Norberto Luis Romero
Translated by H.E. Francis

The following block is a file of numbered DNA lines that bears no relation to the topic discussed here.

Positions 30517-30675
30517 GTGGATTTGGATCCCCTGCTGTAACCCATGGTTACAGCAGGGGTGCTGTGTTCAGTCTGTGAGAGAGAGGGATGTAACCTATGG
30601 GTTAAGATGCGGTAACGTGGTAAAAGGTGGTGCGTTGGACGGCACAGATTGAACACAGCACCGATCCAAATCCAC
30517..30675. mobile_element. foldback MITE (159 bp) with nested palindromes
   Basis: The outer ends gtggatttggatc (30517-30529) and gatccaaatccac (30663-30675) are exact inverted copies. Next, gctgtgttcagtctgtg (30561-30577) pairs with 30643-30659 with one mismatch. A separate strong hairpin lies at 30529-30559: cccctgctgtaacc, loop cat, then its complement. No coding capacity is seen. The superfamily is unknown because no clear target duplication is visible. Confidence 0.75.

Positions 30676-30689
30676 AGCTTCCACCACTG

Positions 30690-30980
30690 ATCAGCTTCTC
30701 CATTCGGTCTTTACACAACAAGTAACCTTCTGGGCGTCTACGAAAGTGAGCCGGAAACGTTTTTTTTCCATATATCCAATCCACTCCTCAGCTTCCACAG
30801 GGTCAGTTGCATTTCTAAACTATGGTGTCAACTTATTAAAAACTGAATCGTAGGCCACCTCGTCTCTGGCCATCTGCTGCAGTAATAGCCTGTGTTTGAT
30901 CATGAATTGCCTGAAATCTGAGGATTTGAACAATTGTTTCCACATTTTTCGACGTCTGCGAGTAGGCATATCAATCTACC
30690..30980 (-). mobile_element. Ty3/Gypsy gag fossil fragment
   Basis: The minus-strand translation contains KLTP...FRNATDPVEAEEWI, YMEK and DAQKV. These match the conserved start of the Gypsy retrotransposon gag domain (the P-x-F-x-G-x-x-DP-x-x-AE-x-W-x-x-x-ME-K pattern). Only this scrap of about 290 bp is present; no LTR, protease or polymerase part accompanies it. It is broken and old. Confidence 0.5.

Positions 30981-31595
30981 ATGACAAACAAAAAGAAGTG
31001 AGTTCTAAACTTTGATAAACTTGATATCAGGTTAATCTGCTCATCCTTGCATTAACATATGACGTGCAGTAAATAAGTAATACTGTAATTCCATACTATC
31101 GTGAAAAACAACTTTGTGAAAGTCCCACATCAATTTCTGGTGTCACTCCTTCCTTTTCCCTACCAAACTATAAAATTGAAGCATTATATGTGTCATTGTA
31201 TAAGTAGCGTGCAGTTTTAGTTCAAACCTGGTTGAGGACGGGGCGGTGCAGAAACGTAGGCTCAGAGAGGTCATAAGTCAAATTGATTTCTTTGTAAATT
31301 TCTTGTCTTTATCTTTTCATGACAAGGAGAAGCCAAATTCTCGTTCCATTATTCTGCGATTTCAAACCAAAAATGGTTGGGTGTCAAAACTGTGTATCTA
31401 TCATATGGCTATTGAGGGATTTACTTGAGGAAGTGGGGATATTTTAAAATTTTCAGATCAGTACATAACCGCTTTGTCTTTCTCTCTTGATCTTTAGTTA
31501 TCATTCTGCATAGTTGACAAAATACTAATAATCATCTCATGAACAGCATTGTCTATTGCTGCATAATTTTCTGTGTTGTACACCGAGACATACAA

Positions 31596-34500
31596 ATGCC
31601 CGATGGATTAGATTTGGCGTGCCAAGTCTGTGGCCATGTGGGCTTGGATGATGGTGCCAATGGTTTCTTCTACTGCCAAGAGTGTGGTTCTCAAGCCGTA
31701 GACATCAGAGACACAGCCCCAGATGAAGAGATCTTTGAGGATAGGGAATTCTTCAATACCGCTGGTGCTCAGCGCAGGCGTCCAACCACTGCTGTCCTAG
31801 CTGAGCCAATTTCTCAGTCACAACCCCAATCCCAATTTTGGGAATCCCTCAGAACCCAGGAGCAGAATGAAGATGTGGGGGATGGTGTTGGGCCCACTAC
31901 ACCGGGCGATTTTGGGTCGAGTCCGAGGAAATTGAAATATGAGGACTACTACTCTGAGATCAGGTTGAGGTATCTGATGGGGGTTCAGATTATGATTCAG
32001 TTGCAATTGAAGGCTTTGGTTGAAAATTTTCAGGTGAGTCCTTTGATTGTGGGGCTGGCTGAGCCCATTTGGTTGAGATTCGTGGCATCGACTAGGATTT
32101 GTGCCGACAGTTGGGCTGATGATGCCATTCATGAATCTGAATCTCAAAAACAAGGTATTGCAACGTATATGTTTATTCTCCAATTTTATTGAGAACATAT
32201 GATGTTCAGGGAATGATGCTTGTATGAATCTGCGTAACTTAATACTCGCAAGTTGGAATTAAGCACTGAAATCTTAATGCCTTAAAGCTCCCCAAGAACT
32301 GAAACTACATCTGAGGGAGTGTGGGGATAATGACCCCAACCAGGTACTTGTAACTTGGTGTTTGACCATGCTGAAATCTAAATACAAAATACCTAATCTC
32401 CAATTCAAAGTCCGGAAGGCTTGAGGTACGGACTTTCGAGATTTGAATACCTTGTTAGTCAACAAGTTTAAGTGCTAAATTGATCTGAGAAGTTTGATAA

n this marvelous night we have the honor to celebrate our five years of life," the speaker said in a voice perhaps too sharp and triumphal for the occasion. No one applauded, only a fortyish woman who obviously was frankly content and moved. She was the oldest member of the club. In the four years and eleven months of her membership, she still had not fulfilled her charge, the principal reason for which she had become a member.